It seems so mundane. But sometimes the tactical can be quite strategic because there is no strategy without accurate data. For a long time, there was a big gap in the market on tying together these systems. The tooling and organizational buy-in is finally emerging to answer the questions that are going to speed everybody up.

Why is it so hard to accurately report on campaign effectiveness?

Because you have to tie marketing metrics to money. But it’s not as simple as it seems. For example, you may find that event conversions don’t seem that great. But if you compare this metric to other channels, you may find it’s a lot less expensive than pay-per-click or display advertising. Without bringing the money into the equation, you can’t really reach conclusions like this. 

If you want to bring money into the equation, you’re either going to need a direct integration of SaaS applications with the financial system, or you have an analyst on the finance or marketing team download a spreadsheet with what we spent with Google last month, as an example, and tie that to a set of marketing metrics in yet another spreadsheet. 

This is when the data chaos starts. They bring the conclusion of that analysis to the head of marketing or the CFO or the CEO. But it doesn’t quite seem right. The CEO asks, “Where did you get that number?” The analyst replies, “Oh I downloaded it.” Then they realize the spreadsheet they downloaded only represented half of the expense. This type of troubleshooting starts to unravel the whole thing and people lose the confidence they need in the metrics to make a decision.

What’s the most impactful revelation you’ve discovered through data in your career?

I’ll give a cost savings example and a revenue generation example.

At a past company, we were leasing co-location facilities and paying power bills for servers that were running in those locations. There wasn’t a measurement going on about the actual utilization of those servers. And once we were able to collect that information, we realized that we had pockets of vast underutilization. We were able to consolidate and make very significant, on the order of 50% reductions in costs in various regions.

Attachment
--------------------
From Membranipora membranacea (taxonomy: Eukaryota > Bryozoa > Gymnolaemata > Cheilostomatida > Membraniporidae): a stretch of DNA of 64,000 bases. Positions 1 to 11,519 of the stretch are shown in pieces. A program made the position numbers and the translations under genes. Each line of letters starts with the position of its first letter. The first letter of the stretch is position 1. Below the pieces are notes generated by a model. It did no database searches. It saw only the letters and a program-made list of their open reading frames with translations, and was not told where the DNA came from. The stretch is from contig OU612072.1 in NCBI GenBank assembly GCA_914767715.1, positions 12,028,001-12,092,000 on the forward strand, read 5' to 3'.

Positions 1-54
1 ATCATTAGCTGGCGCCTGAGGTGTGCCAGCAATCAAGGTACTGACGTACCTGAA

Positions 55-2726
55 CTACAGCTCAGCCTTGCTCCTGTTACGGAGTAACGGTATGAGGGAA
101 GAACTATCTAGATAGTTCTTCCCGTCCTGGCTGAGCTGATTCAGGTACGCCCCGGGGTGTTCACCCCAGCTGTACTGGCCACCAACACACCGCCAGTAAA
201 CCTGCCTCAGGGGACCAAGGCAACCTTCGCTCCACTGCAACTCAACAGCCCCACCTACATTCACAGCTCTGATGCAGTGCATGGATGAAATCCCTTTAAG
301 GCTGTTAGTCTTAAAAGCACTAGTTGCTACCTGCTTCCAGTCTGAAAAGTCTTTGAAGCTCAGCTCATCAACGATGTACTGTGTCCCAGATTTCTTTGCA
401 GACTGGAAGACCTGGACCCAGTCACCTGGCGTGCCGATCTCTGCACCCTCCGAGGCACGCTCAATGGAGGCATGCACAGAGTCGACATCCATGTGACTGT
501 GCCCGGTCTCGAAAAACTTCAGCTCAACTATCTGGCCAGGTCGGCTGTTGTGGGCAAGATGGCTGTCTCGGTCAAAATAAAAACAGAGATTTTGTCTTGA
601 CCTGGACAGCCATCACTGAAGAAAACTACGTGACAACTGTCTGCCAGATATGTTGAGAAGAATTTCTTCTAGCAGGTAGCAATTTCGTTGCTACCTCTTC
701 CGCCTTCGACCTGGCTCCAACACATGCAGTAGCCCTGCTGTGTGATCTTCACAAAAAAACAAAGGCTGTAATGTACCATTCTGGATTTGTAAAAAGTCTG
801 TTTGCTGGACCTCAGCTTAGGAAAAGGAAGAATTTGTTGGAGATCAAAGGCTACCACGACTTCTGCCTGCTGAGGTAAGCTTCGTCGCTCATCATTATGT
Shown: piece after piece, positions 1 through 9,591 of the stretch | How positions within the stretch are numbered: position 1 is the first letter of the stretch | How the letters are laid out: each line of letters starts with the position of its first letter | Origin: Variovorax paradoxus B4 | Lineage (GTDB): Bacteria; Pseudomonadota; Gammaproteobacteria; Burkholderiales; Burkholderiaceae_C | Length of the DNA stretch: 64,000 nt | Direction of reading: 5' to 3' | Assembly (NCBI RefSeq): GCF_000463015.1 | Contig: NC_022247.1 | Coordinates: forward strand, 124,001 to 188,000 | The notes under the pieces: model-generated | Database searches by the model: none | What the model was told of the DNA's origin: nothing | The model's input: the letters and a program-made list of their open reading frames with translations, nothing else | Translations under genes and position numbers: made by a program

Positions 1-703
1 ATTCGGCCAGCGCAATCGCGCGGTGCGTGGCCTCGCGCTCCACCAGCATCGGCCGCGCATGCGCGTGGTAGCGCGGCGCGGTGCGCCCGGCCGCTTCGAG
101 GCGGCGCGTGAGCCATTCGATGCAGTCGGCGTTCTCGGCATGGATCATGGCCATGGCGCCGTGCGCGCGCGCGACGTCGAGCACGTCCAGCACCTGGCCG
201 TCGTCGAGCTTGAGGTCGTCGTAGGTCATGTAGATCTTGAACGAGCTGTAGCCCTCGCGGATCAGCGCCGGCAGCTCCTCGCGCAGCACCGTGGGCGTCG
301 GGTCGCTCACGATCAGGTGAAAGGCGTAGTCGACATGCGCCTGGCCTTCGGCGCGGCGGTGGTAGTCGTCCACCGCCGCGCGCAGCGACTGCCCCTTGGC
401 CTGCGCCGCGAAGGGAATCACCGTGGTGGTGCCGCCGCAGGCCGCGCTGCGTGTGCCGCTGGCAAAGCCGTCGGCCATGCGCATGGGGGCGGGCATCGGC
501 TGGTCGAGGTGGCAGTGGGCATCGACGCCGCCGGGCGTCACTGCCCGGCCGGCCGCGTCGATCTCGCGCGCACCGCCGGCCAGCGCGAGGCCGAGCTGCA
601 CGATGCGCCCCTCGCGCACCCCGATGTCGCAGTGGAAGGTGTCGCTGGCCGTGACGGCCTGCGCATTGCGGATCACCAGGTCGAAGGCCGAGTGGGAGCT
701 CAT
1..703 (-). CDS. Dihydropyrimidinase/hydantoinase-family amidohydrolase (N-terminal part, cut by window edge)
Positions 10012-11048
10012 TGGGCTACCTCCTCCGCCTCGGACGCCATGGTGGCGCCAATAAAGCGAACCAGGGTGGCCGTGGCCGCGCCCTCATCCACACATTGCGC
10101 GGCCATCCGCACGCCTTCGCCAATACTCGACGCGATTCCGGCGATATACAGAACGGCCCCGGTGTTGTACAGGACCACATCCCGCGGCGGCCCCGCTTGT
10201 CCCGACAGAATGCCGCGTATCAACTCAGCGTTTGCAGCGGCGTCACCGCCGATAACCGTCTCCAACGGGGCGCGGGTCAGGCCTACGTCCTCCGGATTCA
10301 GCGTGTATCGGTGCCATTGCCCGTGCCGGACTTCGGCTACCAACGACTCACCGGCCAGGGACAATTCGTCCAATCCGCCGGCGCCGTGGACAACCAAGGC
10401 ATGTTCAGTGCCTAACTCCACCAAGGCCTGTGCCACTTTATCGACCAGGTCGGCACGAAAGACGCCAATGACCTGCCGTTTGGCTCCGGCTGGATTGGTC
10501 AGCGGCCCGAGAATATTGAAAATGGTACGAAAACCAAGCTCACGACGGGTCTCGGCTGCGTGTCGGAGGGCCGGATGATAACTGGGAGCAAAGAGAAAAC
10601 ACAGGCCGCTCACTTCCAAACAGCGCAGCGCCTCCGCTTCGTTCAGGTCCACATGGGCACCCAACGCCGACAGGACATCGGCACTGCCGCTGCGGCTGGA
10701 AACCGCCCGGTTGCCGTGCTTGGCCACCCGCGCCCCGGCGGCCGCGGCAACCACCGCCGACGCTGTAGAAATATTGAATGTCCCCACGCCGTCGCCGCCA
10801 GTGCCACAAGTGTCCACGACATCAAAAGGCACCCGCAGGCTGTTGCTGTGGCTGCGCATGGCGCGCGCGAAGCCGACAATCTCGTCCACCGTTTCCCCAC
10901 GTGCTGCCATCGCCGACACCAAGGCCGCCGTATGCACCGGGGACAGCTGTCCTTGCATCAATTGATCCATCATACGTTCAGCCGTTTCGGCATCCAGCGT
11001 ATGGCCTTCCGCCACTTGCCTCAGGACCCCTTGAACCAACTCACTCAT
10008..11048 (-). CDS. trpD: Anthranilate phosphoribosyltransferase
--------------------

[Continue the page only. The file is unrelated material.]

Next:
For an unlock revenue example, at a past company, we introduced a new pricing scheme that was based on time of day. The data showed us that at various times and day, our services were more valuable to the customers, but more expensive for us as the provider. When we implement pricing based on time of day, we were able to generate significantly more revenue to offset our increased costs. A change like this may seem fairly straightforward, but when you have a billing system that’s been established over the course of eight to 10 years, it can be very fragile and brittle when you make changes. Having the combination of finance and IT both bought into the power of this type of change was critical.

What’s your number one data quality tip?

Start small. It’s very easy to get swept up in a grand vision of data unity. But the most important thing you can do is to start with a very narrow specific use case. Confirm its value to stakeholders first, then take it all the way through to completion before biting off another project. You’ll learn valuable things in the process that will make the next project that much easier and more efficient.

What’s the biggest thing holding back today’s CFOs?

There’s so much confusion around data that you can’t have a simple conversation about strategy. It seems so mundane, but without unified data, you can’t answer pretty fundamental business questions, such as:

  • Are our customers using the product how we expect? 
  • Is this marketing channel effective? 
  • Is our sales cycle going well in a particular vertical? 

These questions should be dead simple to answer, but it’s extremely difficult in practice, especially when questions require cross-functional data to answer. If what Salesforce defines as an account isn’t crisply defined in the engineering team’s system of record, like JIRA, t, there can be a mountain of work to reconcile. That’s where Syncari comes in—they help companies tie together data across functional and application siloes.

About the authorNick is a CEO, founder, and author with over 25 years of experience in tech who writes about data ecosystems, SaaS, and product development. He spent nearly seven years as EVP of Product at Marketo and is now CEO and Founder of Syncari.